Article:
by Dave Ulrich
Every few years there are public critiques about the field of HR: Why We Hate HR; It’s Time to Split HR; and It’s Time to Blow-Up HR. Let me offer an alternative approach. Some prophets see what is wrong, tell the people they are damned and going to hell. Others see what is wrong and give them a pathway to heaven. I want to offer a positive view of HR’s value by discussing HR’s POT — not the normal “pot” or drug but Perspective, Outcome, and Transformation.
HR does not start HR. In leading companies, HR shapes business value because HR starts with the business. The scorecard of good HR is the business scorecard. HR investments help deliver product innovation, geographic expansion, and customer intimacy growth strategies. But beyond strategic HR where business strategy is a mirror in which HR reflects business goals; strategy can be a window so that HR work is being connected to external customers and to investor confidence (called HR outside in). Customers are increasingly involved with staffing (sourcing and interviewing candidates), training (designing, attending, and teaching), performance management (doing 720 more than 360), and leadership (leadership brand). Investor confidence increases when they monitor quality of leadership through a leadership capital index assessing individual leaders and human capital systems.
Often those critiquing HR are like those who wonder why the 20-year old telephone, computer, or television does not deliver against modern standards. The dated strawman of HR as an administrator of benefits or policy police is out of date. With an HR outside in perspective, HR starts and delivers customer and investor value.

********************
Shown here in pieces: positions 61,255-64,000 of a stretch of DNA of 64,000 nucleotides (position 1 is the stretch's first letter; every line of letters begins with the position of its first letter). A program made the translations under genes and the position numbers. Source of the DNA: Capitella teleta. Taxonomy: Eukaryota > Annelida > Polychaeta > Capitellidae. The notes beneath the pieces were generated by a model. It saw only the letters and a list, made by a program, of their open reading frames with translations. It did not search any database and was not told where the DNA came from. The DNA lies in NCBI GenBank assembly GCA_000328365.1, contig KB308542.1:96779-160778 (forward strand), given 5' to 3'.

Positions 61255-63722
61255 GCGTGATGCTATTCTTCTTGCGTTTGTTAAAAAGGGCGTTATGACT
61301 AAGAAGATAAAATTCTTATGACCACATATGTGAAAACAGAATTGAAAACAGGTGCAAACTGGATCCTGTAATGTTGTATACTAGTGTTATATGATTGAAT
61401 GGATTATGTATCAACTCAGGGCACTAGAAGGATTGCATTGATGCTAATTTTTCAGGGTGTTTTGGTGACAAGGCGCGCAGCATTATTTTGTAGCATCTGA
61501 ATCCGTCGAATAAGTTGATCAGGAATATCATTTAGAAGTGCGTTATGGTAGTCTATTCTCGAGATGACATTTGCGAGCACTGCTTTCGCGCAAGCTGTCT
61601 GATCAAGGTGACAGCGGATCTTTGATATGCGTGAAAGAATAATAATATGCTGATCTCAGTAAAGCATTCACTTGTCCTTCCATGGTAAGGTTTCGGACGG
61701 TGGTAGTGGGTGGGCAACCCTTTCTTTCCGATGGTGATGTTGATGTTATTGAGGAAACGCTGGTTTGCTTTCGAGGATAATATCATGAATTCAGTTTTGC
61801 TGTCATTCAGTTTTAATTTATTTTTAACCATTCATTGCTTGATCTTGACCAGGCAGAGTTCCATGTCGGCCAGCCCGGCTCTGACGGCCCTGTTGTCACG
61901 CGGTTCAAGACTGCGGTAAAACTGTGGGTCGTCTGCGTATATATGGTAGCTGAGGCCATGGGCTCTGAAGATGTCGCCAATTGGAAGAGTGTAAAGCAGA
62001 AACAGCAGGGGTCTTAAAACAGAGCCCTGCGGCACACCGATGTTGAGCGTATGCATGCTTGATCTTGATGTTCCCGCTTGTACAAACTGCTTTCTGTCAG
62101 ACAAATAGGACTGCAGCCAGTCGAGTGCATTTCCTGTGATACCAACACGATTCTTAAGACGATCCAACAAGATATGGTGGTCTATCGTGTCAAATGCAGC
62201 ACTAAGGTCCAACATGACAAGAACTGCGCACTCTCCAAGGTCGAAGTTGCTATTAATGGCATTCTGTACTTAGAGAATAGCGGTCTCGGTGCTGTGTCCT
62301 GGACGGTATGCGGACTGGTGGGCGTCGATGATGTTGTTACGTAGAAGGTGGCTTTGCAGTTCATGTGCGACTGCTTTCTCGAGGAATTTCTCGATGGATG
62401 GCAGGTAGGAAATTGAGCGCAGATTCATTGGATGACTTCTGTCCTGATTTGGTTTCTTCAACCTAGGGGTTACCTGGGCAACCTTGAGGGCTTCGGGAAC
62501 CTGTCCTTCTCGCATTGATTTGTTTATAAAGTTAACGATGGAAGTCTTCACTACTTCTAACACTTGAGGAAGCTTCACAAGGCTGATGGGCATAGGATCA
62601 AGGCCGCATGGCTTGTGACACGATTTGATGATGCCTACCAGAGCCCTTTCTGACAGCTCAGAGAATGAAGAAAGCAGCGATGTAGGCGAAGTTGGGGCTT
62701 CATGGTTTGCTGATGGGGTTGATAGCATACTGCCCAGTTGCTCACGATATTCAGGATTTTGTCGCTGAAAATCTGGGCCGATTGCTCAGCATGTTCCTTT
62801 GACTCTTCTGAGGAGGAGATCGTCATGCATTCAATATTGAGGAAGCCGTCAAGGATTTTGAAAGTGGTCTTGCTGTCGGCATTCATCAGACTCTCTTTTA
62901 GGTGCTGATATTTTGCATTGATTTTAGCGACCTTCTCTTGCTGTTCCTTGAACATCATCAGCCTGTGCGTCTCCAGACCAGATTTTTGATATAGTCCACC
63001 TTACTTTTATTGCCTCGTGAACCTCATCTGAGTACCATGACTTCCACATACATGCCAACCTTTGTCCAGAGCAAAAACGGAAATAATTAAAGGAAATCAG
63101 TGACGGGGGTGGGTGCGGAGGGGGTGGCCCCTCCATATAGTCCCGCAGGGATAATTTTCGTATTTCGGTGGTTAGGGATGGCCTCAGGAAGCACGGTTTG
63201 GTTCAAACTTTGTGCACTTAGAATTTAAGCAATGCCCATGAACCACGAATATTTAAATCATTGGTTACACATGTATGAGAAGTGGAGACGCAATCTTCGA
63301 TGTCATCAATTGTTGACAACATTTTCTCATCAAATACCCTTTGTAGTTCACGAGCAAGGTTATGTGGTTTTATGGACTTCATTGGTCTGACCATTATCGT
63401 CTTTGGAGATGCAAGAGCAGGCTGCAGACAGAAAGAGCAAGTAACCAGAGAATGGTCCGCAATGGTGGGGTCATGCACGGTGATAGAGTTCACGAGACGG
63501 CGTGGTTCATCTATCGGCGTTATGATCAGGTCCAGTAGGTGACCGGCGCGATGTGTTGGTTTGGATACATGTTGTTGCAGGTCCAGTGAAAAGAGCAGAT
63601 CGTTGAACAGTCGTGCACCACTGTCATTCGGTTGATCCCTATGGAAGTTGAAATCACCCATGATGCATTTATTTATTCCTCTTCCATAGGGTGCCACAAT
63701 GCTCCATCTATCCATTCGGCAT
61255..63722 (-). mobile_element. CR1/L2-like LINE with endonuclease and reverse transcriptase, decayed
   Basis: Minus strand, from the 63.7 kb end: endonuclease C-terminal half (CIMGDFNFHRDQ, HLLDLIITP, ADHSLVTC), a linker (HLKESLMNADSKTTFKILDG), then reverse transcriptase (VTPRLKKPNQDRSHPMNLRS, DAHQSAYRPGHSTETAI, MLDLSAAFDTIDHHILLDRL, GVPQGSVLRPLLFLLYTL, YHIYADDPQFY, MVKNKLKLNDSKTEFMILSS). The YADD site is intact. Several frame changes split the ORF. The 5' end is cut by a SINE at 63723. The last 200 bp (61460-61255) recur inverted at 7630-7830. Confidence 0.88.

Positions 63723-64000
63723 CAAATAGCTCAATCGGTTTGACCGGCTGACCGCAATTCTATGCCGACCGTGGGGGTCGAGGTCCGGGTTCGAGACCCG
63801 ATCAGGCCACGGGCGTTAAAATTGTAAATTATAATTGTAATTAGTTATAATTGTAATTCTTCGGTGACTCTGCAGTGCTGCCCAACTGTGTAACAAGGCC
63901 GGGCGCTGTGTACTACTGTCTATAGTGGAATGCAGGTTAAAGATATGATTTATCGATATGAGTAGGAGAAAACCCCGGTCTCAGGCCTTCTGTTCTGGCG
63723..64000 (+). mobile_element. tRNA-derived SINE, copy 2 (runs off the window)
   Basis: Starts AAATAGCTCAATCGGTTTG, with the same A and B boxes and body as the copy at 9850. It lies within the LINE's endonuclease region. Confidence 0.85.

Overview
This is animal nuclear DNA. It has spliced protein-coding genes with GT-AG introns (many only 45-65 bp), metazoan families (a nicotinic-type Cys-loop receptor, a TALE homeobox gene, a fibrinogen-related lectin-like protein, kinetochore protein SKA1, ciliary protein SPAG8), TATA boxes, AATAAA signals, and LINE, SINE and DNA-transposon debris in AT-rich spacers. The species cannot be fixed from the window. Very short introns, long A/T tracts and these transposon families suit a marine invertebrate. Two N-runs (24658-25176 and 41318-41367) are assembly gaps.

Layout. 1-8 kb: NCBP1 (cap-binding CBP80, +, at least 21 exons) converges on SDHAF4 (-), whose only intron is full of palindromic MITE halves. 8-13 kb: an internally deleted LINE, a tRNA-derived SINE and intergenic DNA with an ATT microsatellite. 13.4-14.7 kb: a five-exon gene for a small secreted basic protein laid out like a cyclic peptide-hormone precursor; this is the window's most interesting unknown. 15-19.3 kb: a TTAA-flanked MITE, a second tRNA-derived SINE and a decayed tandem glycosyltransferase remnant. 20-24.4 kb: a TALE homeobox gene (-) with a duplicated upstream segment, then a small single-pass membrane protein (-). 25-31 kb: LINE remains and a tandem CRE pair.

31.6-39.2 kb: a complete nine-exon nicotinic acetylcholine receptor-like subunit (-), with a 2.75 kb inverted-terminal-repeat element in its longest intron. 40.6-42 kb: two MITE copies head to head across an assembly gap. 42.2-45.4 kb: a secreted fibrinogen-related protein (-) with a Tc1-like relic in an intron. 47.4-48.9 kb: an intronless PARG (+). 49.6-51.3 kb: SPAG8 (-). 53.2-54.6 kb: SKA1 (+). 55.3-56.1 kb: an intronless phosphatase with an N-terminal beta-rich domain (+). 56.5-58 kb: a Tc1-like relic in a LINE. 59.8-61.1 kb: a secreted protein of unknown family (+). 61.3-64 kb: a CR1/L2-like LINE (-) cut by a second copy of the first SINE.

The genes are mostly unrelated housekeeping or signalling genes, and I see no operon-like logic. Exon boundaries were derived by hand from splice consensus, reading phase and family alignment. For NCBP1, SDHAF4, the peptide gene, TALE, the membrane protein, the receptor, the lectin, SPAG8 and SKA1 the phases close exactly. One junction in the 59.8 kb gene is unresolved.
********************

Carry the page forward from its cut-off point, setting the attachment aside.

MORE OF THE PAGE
HR is not just about talent. For 20 years HR has been focused on talent (called labor force, workforce, employees, staff, and people). The war for talent has been the dominant metaphor for HR as fueled by the McKinsey study War for Talent. Some want to change the name from “human resources” to “talent”. Leading organizations are now pivoting from an exclusive focus on war for talent to victory through organization. Individuals are champions, but teams win championships.
I would advocate that there are three generic outcomes of great HR work: talent, leadership, and capability. Talent audits mean that employees have the right competence (knowledge, skills, and abilities), commitment (behavioral engagement), and contribution (emotional engagement and meaning). Capability refers to the organization which may be called culture, systems, process, or teamwork. Capability audits ensure that the organization has the right systems and culture to meet stakeholder requirements. Leadership bridges talent and capability. Employees (talent) will often do what leaders do. Leaders embody the culture or capability of the company and perpetuate it through their thought and actions. Leadership audits ensure that leaders at all levels make choices for future success.
HR for HR has arrived. HR investments emphasize governance, practices, competencies, and analytics. HR governance is increasingly through professional services units within their organizations where HR experts they turn their insights about people, performance, information, and work into line manager client value. They deliver foundational work through HR technology and strategic work through business partnerships. Innovative HR practices have facilitated business results by focusing less on bureaucratic processes and more on simple and integrated solutions. Complex performance appraisals are replaced with informed conversations which ensure accountability. Technology enabled hiring, training, and compensation help deliver the administrative work of HR so that more attention can be focused on strategic HR. HR competencies ensure that HR professionals have the unique skills to deliver business results and demonstrate personal credibility. HR analytics have helped make HR investments that have business impact.
After decades of research, we know how to invest in HR governance, practices, competencies, and analytics, so that HR shapes talent, leadership, and organization outcomes which in turn deliver strategy which in turn build customer and investor value.
Dave Ulrich (ude.h1539920903cimu@1539920903uod1539920903) is Rensis Likert Professor of Business at the University of Michigan and a Partner at the RBL Group. His latest book is Leadership Capital Index (Berrett Koehler, September).